I think part of casting off the librarian stereotype is avoiding the typical “shush,” but yes, I do think my appearance and reputation help to enforce the rules, including noise levels. However, I’d rather this happen out of respect, rather than intimidation. I think taking on such difficult challenges, along with my successes at the library, have helped to earn that respect.
For example, during our teen programing, rather than being the intimidating authoritarian figure coming out of my office to quiet things down, I’ve worked with the teens on systems that they can use to monitor their own noise levels. I print out Internet memes on yellow, orange, and red paper. If library staff has to quiet things down, one of these warnings is posted. The red is the final warning and after that, the program will be shut down. Typically, no more than yellow ends up posted and after that, it isn’t the librarians saying “shush,” it is the teens. A program has never been shut down, nor have the teens ever received the red warning.
How do you handle challenged books from patrons or parents? What’s the most unusual challenge or complaint you’ve received?
I have yet to have a book challenged during my time as director. This is actually a bit surprising, as we are a school-public library, and our collection offers content that wouldn’t typically be found in regular school libraries.
My most unusual complaint was about the book Fifty Shades of Grey. Since the time the book was added to the collection, I had anticipated complaints. It didn’t quite go as I expected, however. A patron complained about the book not being on the shelf. She accused me of censoring material. My staff assured her that not only did we own the book, I was the one who purchased it, and the reason it wasn’t on the shelf was because it had been checked out nonstop since it arrived.
How do you incorporate lessons you learn from endurance races into your life as a librarian?
Endurance racing has taught me how to complete tasks in a high stress, uncomfortable environment. If things don’t go as planned at the library, I am able to come up with solutions calmly and quickly. I can always remind myself, no matter how hard the task is, it isn’t moving a boulder up a mountain, or sewing your own clothes from faux buckskin at 2 a.m. when you’ve never even threaded a needle before.
The experience with functioning on sleep deprivation has also helped. A lot of these events will go thirty-six hours or more. After experiencing that, it’s not that big of a deal to put in a long day or two at work. Most weeks I’ll work at least a couple of twelve- or thirteen-hour shifts. One time, I had a lot of deadlines to meet all at once and I went into work at noon on Wednesday and left at 8 p.m. on Thursday. I even managed two breaks in the middle to go to the gym.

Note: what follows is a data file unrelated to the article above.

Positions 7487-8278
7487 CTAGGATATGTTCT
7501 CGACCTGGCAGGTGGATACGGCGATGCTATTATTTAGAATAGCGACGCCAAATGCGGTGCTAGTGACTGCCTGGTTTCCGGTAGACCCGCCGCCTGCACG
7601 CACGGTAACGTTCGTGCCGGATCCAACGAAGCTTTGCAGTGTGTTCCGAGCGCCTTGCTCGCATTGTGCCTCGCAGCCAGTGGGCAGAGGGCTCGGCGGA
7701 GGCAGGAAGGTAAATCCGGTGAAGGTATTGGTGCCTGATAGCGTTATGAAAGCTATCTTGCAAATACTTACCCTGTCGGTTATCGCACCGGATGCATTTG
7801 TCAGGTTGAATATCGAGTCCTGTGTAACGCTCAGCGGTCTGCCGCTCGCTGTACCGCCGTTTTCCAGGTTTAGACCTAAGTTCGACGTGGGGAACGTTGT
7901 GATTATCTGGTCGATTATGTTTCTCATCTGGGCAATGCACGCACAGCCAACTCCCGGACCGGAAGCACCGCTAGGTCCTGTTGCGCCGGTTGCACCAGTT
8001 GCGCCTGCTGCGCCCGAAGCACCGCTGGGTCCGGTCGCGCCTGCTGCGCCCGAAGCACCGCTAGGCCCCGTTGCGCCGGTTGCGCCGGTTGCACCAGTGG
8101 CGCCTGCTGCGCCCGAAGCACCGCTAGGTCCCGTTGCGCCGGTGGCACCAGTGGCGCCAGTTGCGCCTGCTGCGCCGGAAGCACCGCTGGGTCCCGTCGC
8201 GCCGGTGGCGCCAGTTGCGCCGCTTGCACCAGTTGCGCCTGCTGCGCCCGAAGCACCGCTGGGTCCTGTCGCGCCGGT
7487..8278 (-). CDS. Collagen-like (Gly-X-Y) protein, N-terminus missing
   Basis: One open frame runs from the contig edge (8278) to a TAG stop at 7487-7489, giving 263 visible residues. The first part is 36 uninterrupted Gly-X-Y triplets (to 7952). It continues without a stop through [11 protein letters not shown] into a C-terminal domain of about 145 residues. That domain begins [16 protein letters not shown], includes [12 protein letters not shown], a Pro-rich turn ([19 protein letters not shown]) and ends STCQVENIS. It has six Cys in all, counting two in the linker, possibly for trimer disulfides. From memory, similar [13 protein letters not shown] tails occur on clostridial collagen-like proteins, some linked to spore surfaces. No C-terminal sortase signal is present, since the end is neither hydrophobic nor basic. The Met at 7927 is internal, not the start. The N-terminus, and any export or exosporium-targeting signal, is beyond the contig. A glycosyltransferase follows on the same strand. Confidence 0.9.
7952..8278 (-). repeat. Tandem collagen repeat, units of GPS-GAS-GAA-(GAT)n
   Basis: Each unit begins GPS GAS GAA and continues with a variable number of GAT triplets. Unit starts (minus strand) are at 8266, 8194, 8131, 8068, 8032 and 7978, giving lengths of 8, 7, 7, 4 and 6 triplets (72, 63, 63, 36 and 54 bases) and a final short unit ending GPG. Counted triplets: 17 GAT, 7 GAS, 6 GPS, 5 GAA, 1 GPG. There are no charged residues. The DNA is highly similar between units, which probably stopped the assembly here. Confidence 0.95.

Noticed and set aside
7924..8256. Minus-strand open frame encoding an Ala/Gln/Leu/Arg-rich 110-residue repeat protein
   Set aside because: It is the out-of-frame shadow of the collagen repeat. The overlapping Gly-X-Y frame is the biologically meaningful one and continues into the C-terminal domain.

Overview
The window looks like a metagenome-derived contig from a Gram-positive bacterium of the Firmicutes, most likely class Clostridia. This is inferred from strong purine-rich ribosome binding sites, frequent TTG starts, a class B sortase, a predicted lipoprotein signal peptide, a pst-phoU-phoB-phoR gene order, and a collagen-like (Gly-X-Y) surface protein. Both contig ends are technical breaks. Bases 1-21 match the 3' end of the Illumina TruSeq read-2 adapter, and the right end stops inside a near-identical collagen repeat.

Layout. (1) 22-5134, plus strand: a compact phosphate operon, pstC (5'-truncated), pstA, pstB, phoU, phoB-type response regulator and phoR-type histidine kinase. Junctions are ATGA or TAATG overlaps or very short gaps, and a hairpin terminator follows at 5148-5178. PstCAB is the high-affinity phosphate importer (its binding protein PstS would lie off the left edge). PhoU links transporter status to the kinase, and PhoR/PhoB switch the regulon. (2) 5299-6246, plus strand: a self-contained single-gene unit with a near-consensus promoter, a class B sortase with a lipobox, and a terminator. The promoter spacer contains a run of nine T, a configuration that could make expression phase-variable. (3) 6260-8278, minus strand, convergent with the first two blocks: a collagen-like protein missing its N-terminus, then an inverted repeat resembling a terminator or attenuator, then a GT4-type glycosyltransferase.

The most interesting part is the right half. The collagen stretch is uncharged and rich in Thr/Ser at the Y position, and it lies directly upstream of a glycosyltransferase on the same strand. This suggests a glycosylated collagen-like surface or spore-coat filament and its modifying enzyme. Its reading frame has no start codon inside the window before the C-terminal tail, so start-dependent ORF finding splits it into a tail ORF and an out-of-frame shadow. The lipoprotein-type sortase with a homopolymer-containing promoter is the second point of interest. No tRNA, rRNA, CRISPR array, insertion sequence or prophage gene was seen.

Do your local community leaders understand the importance of libraries even in the age of Google?
Yes, they do. We have been very lucky. In 2010, the Tahquamenon Area Schools could no longer afford to support the library, so a group of area residents worked to get a millage on the ballot. The millage passed and was renewed again in 2014. As a result, we not only avoided shutting down, but we have also been able to provide more books, more programs, and more computers with internet access than ever before. This wouldn’t have been possible without the support of the community leaders and voters.
What books are currently on your nightstand (or in your e-reader?)
Definitely nightstand; I prefer the real, tangible page. 100 Deadly Skills: The SEAL Operative’s Guide to Eluding Pursuers, Evading Capture, and Surviving Any Dangerous Situation, by Clive Emerson, The 4-Hour Chef, by Tim Ferriss, and Mothers, Tell Your Daughters, by Bonnie Jo Campbell.
What’s more painful: running a local library or running an obstacle course laden with dumpsters full of ice water, twelve-foot walls, and electroshock?
At the 2013 Michigan Tough Mudder, there was an obstacle called the Electric Eel, which involved crawling on your stomach with live wires dangling above you. I was in the first heat of the weekend and the batteries were freshly charged. That was the only time I experienced true pain at any of the events that I have done. I would slide forward a few inches and be shocked so intensely that it was almost difficult to slide forward to the next place I’d be shocked. I ran the same course the next day, and crawling back into those wires definitely took willpower. When I did, the batteries were not nearly as potent and the shocks were much tamer. That mental challenge stands out more than the pain itself. I think working in a library is similar. Stresses are only temporary, and what really matters is how you overcome them. The next time you deal with those same stresses, they will be less painful.